(U.S. Air National Guard photo by Master Sgt. Becky Vanshur)

Snipers have to be able to disappear on the battlefield in a way that other troops do not, and the ghillie suit is a key part of what makes these elite warfighters masters of concealment.

"A sniper's mission dictates that he remains concealed in order to be successful," Staff Sgt. Ricky Labistre, a sniper with 1st Battalion, 160th Infantry Regiment of the California National Guard, previously explained.

"Ghillie suits provide snipers that edge and flexibility to maintain a concealed position,"he added.

A ghillie suit is a kind of camouflaged uniform that snipers use to disappear in any environment, be it desert, woodland, sand, or snow. US Army Staff Sgt. David Smith, an instructor at the service's sniper school, recently showed off a ghillie suit that he put together from scratch using jute twine and other materials.


There are many different types of ghillie suit. This particular suit is designed for woodland or grassland environments, Fort Benning told Insider.

Ghillie bottoms have some kind of webbing or net material attached to the back of it where jute and other materials can be attached to break up the outline of the groin area.

(U.S. Army photo by Staff Sgt. Edwin Pierce)

Concealing yourself from from the watchful eyes of the enemy is about putting "anything you can between you and whatever might be observing you," Smith previously told Insider. "The main things we use to conceal ourselves would be the clothing we wear, our ghillie suits, and the hides we construct."

A view of the ghillie bottoms from the back.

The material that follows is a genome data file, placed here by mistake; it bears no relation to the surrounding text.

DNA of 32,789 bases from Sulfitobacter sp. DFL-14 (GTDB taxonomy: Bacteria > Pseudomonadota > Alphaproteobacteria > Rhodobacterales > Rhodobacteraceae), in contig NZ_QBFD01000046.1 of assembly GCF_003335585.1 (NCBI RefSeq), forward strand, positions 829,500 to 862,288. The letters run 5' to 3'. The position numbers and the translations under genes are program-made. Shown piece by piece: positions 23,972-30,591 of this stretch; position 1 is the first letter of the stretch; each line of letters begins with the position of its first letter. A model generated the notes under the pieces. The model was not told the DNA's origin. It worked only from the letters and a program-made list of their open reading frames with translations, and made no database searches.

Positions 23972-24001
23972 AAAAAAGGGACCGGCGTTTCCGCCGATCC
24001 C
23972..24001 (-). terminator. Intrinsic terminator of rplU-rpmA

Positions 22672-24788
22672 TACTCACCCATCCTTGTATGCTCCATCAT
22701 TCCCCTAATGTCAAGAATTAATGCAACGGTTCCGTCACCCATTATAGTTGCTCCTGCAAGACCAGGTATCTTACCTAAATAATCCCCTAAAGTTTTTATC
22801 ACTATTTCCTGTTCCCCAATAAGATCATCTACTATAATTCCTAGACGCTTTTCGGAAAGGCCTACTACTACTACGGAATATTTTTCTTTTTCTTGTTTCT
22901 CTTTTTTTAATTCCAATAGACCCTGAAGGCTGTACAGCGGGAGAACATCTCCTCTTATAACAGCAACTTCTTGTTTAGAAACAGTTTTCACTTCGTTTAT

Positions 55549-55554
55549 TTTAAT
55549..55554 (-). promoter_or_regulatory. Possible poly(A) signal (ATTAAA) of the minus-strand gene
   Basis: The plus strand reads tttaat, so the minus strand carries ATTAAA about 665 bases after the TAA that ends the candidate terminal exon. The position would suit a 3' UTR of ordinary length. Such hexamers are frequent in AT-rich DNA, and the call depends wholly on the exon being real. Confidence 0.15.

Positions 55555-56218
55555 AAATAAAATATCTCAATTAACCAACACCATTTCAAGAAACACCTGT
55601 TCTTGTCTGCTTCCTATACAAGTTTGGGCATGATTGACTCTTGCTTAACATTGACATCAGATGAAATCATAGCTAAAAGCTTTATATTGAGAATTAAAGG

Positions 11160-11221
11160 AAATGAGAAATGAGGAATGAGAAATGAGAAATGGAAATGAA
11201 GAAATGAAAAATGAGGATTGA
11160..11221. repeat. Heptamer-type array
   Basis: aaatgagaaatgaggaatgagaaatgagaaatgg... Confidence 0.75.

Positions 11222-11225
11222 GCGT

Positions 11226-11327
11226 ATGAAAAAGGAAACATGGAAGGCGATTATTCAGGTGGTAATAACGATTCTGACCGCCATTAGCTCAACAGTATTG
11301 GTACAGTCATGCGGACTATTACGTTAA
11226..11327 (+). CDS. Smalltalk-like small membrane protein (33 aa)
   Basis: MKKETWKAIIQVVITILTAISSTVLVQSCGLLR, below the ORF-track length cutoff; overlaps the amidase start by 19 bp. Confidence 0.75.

(U.S. Army photo by Staff Sgt. Edwin Pierce)

To design a ghillie suit for a mission, Army snipers "start with a base layer of artificial camouflage," Smith said, explaining that this allows them to "be a little more expedient in the field" because "it gives us a base we can change from a little bit more rapidly."

Ghillie tops, like the bottoms, also have some kind of webbing or net material attached to the back and shoulders where jute can be attached to break up the outline of the shoulders and the space beneath the arms.

(U.S. Army photo by Staff Sgt. Edwin Pierce)

A ghillie suit, as can be seen here, is designed with loose strips resembling natural backgrounds like grass, and they can, when designed and implemented properly, make snipers nearly invisible in the visual spectrum.

A view of the ghillie top from the back.

(U.S. Army photo by Staff Sgt. Edwin Pierce)

The aim is to break up and distort the sniper's outline, making it harder for the enemy to spot them before it is too late. That requires more than just a well-designed suit. "The best tool snipers can use to disguise and conceal themselves from the enemy is a solid understanding of their surroundings," Capt. Greg Elgort, a company commander at the Army sniper school at Fort Benning, previously told Insider.

The Ghille tops and bottoms have been reinforced in the front with extra material in order to allow for longer wear of the suit with less damage to the natural material under it and to allow for individual movements like the low crawl.

(U.S. Army photo by Staff Sgt. Edwin Pierce)

Snipers also have to understand the tactics of concealment. They have to manage their tracks, scent, shadow, glare and any number of other things to avoid being spotted.

The head gear, which can be a boonie hat, ball cap, or some other head covering, has webbing or net material sewn in so that the sniper can attach jute or vegetation to it in order to break up the natural outline of a wearer's head and shoulders.

(U.S. Army photo by Staff Sgt. Edwin Pierce)

When it all comes together, snipers become undetectable sharpshooters with ability to provide overwatch, scout enemy positions, or eliminate threats at great distances. "No one knows you're there. I'm watching you, I see everything that you are doing, and someone is about to come mess up your day," First Sgt. Kevin Sipes, a veteran Army sniper, previously told Insider.

Snipers concealed in grass by their ghillie suits.

(U.S. Air National Guard photo by Master Sgt. Becky Vanshur)

This article originally appeared on Business Insider. Follow @BusinessInsider on Twitter.